Sure, he’s got a chip on his shoulder. He exhibits flashes of narcissism. Labor icon Dolores Huerta has called him a “bully.” But it’s also true that he has fought more boldly than anybody for undocumented people.

He fights for others, too. He has often endorsed or appointed Black leaders over Latinos. On the state Legislature, he co-led a bill to apologize for crimes against Chinese immigrants. He played a key role in narrowing the racial gap in retirement savings, authoring the first state retirement savings bill and inspiring others. He wrote the bill to make power companies in California carbon-free by 2045, making him “an unsung hero” of the clean-energy movement. He’s been recognized as a leader on women’s rights, sponsoring a historic bill to require state colleges and universities to address sexual violence on campuses.

But few remember those accomplishments. And because of the leaked audio, he may have lost his ability to build multiracial coalitions.

“The language he used was so hurtful, that I don’t think he’s the best person to lead any movement forward,” Rolando Cruz, a Boyle Heights resident, told me. “If he was just going to focus on Latino causes, for sure, but that’s just not the society we live in anymore.”


It’s De León’s Achilles’ heel: Although his policies benefit people of all backgrounds, he views himself as an embattled leader who represents, above all, Latinos. An ad called “Our Time” from his failed 2018 race against Sen. Dianne Feinstein exposes this vision. It attacks Feinstein and Trump for bashing immigrants and has a scene of a single mother, a housekeeper like De León’s mom, taken away by immigration agents. “This is our story,” De León says. “It’s time to stand up and fight back.”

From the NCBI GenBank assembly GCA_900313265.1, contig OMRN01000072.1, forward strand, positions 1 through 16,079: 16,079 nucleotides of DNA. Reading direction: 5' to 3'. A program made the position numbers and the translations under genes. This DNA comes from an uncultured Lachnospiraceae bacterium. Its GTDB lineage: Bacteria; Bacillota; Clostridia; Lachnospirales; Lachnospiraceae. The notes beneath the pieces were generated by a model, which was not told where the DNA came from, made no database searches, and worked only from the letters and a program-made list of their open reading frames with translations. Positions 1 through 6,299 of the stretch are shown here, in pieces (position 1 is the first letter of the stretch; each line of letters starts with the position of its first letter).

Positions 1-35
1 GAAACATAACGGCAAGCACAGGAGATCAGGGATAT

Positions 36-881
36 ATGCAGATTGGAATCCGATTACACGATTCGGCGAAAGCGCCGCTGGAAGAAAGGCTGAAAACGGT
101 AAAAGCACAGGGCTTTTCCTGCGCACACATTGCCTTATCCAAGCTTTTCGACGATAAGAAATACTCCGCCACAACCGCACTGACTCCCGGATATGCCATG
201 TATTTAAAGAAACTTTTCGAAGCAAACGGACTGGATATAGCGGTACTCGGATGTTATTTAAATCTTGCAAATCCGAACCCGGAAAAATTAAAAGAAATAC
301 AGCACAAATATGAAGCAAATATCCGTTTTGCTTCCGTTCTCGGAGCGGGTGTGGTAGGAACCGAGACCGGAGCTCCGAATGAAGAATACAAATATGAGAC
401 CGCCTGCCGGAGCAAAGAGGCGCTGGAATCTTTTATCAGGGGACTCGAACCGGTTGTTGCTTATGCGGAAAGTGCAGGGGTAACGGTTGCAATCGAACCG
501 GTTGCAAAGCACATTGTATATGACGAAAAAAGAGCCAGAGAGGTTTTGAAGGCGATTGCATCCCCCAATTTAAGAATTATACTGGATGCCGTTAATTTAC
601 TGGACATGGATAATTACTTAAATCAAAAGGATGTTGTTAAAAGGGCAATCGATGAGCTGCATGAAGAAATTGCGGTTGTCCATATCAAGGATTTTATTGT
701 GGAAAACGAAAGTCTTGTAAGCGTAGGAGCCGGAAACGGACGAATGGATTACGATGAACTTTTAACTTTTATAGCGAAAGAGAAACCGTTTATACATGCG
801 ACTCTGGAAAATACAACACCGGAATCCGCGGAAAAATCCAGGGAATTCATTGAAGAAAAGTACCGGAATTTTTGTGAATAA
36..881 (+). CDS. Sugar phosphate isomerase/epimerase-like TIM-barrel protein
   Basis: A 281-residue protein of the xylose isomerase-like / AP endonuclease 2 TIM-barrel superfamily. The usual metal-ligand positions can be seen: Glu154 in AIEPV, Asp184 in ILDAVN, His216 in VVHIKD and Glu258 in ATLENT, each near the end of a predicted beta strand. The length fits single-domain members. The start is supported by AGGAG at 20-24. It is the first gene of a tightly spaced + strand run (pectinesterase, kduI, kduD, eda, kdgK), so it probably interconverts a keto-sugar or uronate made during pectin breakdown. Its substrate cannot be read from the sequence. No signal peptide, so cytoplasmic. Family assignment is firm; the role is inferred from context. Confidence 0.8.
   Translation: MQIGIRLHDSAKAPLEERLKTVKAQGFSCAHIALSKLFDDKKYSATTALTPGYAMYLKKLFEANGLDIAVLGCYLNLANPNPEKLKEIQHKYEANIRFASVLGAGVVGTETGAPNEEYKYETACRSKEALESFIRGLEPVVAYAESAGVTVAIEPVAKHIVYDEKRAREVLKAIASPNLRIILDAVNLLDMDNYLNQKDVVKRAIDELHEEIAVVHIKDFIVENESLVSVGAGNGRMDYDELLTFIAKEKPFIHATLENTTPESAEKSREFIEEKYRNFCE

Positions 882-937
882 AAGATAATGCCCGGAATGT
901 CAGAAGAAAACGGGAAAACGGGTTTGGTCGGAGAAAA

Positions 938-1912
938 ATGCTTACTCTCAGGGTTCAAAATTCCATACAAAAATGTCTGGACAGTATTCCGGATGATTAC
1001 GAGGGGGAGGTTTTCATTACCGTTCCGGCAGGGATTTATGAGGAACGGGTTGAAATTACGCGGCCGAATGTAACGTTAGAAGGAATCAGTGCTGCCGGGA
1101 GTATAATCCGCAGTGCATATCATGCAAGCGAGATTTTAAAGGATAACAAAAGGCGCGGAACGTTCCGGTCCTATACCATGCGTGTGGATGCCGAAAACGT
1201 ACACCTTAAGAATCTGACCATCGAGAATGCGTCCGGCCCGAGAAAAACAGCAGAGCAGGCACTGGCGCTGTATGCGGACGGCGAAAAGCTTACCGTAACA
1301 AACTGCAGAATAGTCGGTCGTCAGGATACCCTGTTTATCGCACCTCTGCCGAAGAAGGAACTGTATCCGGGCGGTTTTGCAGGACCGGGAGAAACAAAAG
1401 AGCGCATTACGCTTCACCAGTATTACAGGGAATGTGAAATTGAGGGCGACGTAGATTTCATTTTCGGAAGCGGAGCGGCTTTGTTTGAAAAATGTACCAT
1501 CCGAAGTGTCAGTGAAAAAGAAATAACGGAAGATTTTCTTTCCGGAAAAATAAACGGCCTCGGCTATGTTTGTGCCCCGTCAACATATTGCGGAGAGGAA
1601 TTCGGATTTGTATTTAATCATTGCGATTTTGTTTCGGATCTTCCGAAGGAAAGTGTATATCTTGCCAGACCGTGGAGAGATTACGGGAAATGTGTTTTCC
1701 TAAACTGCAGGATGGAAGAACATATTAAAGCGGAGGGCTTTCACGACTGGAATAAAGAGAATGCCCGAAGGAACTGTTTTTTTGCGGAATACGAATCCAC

He’s speaking to Latinos, with an urgency that is deeply understood by people from mixed-status families. Although all Americans benefit from undocumented people’s labor, few consider them a priority. Fairly or not, this may have limited his appeal.

The next opportunity to unseat De León will be in 2024. Assemblyman Miguel Santiago (D-Los Angeles) announced Friday that he was challenging him.

In the meantime, some leaders say De León shouldn’t be sidelined. “It’s time to heal, it’s time to remember that at the end of the day, we are all humans and we all make mistakes and he did not commit any criminal act,” Lydia Camarillo, president of the Southwest Voter Registration Project, told me.

His critics see the failed recall as a lesson. Cruz, the Boyle Heights resident, compared De León to an older boxer, using craftiness to outmaneuver stronger, younger fighters. While critics yelled and cursed, De León helped struggling elders in the district, scoring sympathy.

Cruz believes activists should replicate the energy of the march that the Oaxacan community led in October after the scandal broke. That show of unity was powerful, he said, because it was “a celebration of community, of the city, of being from the city — an opportunity to bring people together.”


Indigenous leaders were among the many who demanded that De León resign. It may be that the most effective way to unseat him will be to rise above the grievance politics he represents and lead with goodwill.